“Hell, it’s not a judgement, Mike. Of course you swear a lot—relative to myself and other people of my particular . . . cultural and socio-economic background. But if I’d lived the life you’ve lived, no doubt I’d probably cuss a lot too.”
“Man,” said Mike, “you don’t know shit about my fucking life.”
Mike jumped up and punched a street sign.
“Sometimes I feel like I’m not even anywheres,” he said. “Like I’m not even, like there’s not even . . . anything. You know what I mean?”
Strickland considered, then said, “When I hold my eyes open it feels like the wind is blowing right into my skull.”
“Man,” Mike said, “you should shave that fucking beard off. It makes you look like a fucking A-rab.”
“That’s quite a statement, coming from a man of . . . of a minority group.”
“You mean a nigger?”
Mike laughed at him. “See, I can be a racist but you can’t get away with it. Actually I’m not a racist—some of my best friends are ragheads!”
After a moment, Strickland laughed too.
“I’m not even really a nigger,” Mike said. “My old man was a fucking wetback.”
He smashed a street sign thoughtfully.
They were in another bar. Mike returned to the table.
“Okay, so she wants to play it that way? Okay.”
“She does, huh?”
Mike whistled restlessly for a minute. “Man,” he said, “I promised myself I was gonna get all the fucking pussy I can while I’m still in the world.”
After a long pause, Strickland said slowly, “I think my wife is having an affair.”
“Man, what you fucking looking at?,” Mike muttered. Then he shouted it across the bar: “Man, what you fucking looking at, man?”
“What are you looking at?” came the reply.
Mike rose, as if lifted by a crane. “I’ll look at whatever the fuck I feel like, my friend.”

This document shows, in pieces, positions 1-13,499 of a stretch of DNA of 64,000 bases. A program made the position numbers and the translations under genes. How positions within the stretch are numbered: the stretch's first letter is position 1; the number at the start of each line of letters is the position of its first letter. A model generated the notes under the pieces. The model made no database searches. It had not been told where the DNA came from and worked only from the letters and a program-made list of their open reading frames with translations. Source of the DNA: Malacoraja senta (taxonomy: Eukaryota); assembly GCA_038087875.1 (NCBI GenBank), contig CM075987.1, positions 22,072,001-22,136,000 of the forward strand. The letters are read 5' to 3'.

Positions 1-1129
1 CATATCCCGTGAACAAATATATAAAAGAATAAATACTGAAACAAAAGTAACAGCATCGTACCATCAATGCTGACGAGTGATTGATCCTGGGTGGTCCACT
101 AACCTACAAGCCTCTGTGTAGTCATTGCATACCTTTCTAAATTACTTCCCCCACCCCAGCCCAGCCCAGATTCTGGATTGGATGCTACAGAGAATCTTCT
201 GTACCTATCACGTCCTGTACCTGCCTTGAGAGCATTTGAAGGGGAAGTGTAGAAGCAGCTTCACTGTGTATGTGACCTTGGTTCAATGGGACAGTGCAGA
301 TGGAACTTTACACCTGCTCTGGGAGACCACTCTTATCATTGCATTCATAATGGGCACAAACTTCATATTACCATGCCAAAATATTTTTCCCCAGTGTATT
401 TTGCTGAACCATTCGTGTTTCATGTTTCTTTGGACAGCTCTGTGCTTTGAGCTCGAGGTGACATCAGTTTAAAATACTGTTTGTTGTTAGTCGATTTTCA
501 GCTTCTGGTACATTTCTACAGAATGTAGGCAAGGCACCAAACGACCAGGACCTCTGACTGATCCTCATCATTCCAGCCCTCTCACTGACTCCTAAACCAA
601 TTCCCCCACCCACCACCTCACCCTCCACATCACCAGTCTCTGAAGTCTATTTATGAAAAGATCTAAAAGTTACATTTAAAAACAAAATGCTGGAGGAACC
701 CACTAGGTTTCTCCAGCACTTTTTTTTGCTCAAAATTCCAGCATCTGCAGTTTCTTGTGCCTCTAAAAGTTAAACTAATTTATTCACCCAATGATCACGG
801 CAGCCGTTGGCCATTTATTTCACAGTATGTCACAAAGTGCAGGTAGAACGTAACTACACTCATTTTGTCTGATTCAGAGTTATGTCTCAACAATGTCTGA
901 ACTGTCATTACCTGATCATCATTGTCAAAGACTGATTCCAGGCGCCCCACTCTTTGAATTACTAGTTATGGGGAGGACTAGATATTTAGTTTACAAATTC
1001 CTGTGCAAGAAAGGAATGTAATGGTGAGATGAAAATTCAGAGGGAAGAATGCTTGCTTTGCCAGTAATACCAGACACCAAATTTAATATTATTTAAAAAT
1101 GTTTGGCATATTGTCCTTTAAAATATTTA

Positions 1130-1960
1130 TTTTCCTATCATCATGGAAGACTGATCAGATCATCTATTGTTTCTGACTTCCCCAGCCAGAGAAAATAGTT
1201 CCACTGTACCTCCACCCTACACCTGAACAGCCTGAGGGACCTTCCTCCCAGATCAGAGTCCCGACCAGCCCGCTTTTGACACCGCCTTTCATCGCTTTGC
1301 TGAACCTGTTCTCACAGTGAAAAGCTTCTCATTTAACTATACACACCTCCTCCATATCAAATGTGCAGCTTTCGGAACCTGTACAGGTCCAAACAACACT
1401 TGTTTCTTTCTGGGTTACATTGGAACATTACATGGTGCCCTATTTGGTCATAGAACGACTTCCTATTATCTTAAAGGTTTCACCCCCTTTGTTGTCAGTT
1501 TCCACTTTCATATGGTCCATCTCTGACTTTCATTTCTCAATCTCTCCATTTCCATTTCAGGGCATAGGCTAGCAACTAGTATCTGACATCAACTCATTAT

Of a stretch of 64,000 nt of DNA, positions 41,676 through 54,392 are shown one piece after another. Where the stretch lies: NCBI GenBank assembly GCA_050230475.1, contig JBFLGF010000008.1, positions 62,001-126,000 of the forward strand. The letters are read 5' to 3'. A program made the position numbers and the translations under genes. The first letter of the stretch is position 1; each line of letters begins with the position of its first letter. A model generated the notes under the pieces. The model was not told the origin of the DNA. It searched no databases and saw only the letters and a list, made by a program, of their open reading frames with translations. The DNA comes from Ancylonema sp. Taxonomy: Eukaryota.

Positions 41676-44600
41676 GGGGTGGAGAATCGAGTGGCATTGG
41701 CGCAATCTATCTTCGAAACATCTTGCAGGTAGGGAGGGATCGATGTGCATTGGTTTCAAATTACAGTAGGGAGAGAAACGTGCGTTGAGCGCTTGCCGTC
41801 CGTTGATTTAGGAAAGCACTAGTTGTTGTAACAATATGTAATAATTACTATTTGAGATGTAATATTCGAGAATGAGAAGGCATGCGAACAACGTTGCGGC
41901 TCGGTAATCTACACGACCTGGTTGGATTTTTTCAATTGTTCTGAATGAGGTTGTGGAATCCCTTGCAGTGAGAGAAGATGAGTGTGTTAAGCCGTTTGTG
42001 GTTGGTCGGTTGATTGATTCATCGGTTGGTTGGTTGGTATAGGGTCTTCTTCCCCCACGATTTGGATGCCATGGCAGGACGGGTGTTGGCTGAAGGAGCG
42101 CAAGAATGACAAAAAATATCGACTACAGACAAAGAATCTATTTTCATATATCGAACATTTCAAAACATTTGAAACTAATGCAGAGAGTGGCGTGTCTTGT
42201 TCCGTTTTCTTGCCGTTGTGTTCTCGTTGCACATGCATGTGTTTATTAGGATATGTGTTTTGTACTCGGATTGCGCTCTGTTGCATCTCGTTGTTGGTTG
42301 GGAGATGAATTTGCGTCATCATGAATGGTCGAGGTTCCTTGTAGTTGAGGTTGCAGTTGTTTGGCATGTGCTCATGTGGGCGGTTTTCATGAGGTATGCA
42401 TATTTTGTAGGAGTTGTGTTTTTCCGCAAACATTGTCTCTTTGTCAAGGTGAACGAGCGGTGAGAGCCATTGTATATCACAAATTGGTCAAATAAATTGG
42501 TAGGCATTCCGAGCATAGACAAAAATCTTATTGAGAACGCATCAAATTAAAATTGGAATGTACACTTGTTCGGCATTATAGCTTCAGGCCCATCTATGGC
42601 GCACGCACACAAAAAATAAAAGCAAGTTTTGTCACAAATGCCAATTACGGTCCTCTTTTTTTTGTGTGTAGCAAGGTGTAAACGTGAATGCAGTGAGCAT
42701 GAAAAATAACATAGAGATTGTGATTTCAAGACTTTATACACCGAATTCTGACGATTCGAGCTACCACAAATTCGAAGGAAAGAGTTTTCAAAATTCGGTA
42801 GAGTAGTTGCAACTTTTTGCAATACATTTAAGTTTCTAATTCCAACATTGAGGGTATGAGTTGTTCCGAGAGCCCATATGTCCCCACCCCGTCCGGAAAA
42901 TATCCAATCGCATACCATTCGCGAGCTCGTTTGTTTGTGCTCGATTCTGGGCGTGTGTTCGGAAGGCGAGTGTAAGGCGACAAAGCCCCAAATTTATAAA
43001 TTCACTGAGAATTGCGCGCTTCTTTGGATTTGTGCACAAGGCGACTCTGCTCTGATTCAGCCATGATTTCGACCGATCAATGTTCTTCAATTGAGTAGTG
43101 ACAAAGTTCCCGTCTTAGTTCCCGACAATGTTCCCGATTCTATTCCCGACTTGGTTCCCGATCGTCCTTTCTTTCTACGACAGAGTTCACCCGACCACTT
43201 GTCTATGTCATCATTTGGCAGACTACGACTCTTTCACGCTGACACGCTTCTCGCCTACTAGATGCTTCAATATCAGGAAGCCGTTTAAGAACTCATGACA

“Oh my,” Strickland giggled.
“I’m not your friend and if you want to look at my woman then you can take a fucking photo.”
Mike started across the room with the poise and footing of someone crossing a rope bridge.
“Mike . . .”
“Maybe I’ll buy one,” Mike suggested. “She sell them after her strip show?”
“Fuck, man, you better back off, man.”
“Yeah? Or what.”
“I’m just telling you now, you better just about back the fuck off, man.”
“Mike, come on, this is stupid.” Strickland looked to the woman for support, but she was watching the argument with the disengaged engrossment of a referee.
“You think you can tell motherfuckers what they can and can’t look at, motherfucker?”
“Now you’re getting in my face and that’s something I don’t like.”
“All right, both of you, this is silly, childish—”
“Yeah, what about this, you like this?”
Mike shoved the guy.
“That’s ENOUGH!,” Strickland screamed.
They looked at him.
“I mean, I mean, what are you doing, Mike? Have you forgotten that you’re out on, I mean out on fucking bail?”
“Oh yeah, you mean for killing that fucker?”
“Come on,” said the woman, “forget this shit.”
“Watch your back,” the man muttered as they left.
Mike laughed and clapped Strickland on the shoulder. “Dan my man! You see that fucker’s face?”
“I mean, what do you want to go and get all worked up for? How am I supposed to . . . What are you thinking?”
“Aw shit, man. Come on now, don’t be like that. That was some fucking A-1 shit right there, admit it. Admit it.”
Mike shook him by the shoulders till he smiled.